Now we know that pesticides cause our brains to degenerate. The only question is: Why are farmers still spraying them on our food and then making the claim that it's safe for consumption?

Pesticides Cause Childhood Brain Cancers

( Children living with parents who use pesticides around the home are significantly more likely to develop brain cancer than children who are not exposed to such chemicals, according to a study published in the journal Environmental Health Perspectives.

Researchers matched each of 400 fathers and 250 mothers who reported having been exposed to pesticide products -- including insecticide, herbicide and fungicide -- with a non-exposed person of the same sex, age and status. All participants lived in residential areas of Florida, New Jersey, New York or Pennsylvania. None of them lived in New York City. All were parents of children who had participated in the Atlantic Coast childhood brain cancer study.

The scientists further evaluated each participant's level of exposure over the two years prior to the birth of their child by means of a phone interview featuring more detailed questions about home or work use of pesticides. Most "exposed" participants were exposed to pesticides through home use -- such as garden or lawn care -- rather than professionally.

The researchers found that children whose parents had been exposed to pesticides were significantly more likely to develop brain cancers, including astrocytomas and primitive neuroectodermal tumors. The risk of astrocytoma was especially increased by the use of herbicides.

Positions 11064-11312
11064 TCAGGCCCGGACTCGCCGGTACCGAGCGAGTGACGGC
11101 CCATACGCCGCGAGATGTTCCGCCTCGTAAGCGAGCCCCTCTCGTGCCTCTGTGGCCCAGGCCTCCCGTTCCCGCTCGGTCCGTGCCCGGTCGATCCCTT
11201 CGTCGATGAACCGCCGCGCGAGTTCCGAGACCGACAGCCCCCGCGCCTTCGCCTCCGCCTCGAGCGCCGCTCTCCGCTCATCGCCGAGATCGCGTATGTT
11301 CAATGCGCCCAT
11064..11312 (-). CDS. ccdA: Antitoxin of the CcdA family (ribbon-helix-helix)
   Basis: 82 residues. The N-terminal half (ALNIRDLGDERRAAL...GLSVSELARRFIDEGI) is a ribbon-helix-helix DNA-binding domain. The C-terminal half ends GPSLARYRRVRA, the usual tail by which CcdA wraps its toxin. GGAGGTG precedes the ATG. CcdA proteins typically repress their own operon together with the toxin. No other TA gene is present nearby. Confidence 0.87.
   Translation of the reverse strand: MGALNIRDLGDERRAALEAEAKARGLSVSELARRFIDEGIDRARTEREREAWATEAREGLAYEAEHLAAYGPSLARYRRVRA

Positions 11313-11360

Among "exposed" fathers, those who wore protective clothing or who washed immediately after pesticide use were significantly less likely to have children who developed brain cancer.

Prior studies have linked prenatal pesticide exposure to brain cancer, and the chemicals have also been linked to cancer in a number of animal studies. Researchers do not know exactly how the chemicals lead to cancer, but many pesticides are known to exhibit mutagenic, hormone mimicking or immune-hampering effects. The developing bodies of fetuses and children are especially susceptible to these effects.

Brain cancer is the second most common childhood cancer, after leukemia

Anthurium Harvesting And Pre-Harvest Handling Methods

Maximum possible care is to be taken at the harvesting and post-harvest storage of the flowers to increase their vase life.

A. Harvesting of Anthurium
Anthuriums are generally harvested when the spadix is almost fully developed. Flowers picked too early wilt quickly. Development of true flowers on spadix is also used as a criterion for determining the harvest stage. In Hawaii, growers normally harvest anthurium when one-third of the true flowers on spadix are fully developed.

B. Packaging of Anthurium